Hotel Casa Gardenia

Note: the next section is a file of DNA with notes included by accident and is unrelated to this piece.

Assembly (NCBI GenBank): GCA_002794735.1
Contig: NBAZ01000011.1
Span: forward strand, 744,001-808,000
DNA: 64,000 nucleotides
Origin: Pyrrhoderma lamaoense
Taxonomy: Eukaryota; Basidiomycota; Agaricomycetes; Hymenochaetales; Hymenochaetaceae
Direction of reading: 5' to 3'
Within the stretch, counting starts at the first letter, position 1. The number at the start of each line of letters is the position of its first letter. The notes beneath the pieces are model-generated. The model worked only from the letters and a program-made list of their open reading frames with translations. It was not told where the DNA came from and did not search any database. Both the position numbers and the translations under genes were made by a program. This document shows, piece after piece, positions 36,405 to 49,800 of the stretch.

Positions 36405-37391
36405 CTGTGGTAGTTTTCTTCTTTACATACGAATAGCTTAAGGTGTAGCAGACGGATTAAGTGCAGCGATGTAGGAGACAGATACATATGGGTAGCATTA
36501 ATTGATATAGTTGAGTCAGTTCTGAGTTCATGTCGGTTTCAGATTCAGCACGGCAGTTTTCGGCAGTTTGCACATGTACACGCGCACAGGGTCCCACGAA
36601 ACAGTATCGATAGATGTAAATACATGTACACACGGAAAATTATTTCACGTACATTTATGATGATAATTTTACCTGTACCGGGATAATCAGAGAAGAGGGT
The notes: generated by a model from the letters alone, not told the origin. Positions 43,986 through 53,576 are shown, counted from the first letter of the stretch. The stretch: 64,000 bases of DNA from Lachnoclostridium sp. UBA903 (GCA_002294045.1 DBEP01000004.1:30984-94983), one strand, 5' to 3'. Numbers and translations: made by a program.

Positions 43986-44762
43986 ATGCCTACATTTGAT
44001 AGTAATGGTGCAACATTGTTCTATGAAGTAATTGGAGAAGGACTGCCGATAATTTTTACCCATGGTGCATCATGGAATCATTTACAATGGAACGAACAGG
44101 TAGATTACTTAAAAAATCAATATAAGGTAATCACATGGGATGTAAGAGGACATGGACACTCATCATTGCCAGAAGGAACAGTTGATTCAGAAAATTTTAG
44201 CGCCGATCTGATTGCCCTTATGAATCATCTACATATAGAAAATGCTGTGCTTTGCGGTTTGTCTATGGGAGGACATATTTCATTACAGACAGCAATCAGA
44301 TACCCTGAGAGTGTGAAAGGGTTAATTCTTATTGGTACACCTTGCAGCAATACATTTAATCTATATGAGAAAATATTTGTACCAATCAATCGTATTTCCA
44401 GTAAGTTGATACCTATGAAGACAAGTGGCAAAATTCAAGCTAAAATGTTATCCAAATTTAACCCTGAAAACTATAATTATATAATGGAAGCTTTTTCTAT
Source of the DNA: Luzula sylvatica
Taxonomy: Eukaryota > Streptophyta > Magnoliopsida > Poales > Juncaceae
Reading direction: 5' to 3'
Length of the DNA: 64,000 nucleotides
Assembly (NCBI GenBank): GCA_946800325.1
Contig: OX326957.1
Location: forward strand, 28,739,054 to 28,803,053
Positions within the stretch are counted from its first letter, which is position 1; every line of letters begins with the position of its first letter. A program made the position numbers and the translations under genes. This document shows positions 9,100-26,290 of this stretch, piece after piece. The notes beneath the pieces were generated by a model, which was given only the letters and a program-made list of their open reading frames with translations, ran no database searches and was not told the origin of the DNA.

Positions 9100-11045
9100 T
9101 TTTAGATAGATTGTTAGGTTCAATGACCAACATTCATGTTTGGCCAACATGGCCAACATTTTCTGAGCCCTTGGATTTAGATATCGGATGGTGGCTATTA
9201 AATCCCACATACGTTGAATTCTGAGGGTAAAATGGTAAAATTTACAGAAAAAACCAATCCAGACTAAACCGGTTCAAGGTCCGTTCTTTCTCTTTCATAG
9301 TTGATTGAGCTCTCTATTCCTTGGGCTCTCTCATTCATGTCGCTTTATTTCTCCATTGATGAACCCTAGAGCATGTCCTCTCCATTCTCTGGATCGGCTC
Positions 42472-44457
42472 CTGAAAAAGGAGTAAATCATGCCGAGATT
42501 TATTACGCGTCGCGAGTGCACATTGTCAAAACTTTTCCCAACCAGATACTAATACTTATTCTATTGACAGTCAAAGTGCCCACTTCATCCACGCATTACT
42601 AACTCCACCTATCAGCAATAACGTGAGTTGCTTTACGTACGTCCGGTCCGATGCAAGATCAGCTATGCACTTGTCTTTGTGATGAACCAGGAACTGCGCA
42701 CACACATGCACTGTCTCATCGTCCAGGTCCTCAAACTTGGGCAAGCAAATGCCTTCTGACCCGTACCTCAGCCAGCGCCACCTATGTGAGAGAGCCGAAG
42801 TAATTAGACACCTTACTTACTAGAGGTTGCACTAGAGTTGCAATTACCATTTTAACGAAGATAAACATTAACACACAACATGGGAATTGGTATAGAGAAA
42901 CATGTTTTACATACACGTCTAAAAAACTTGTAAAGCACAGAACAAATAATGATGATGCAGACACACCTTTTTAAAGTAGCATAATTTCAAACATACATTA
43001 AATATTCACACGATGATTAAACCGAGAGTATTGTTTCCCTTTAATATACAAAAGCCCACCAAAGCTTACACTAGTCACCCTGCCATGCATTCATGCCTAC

Kudos to my mom for finding the Hotel Casa Gardenia. Just up the hill from the historic center of Old Town, I think this little hotel was my favorite part about the city. Located in a historic house, it’s been completely remodeled by a graphic designer, and the result is a beautiful, modern, and unique boutique hotel. There are only seven rooms, spread out across three floors and connected by a central courtyard. Collectively, my family stayed in four of the seven rooms so we can vouch that they are all comfortable and well-designed. Rooms on the second floor seem to be the best as far as noise levels go – on the first floor the rooms are right by the breakfast area so it’s loud in the morning, and on the third floor city noise comes up through the windows – but we all slept well regardless of where we were in the building. There are comfortable common spaces on all three floors with beautiful panoramic views of Quito, and we made good use of them – two nights we had dinner and wine on the couches on the third floor, and during an afternoon rainstorm, Trevor and I snuggled up with a cup of tea on the second floor and watched the clouds move over the city. The hotel is small enough that the common spaces feel like an extension of the rooms, and I loved how welcoming they were. Everyone on the staff was lovely – friendly, accommodating, and helpful. We were especially grateful to be able to use the kitchen’s fridge and microwave to store/reheat our leftovers from dinner. Breakfasts were delicious and satisfying, with gorgeous freshly blended juices, made-to-order eggs, and lots of breads, pastries, and fruits. I would go back in a heartbeat.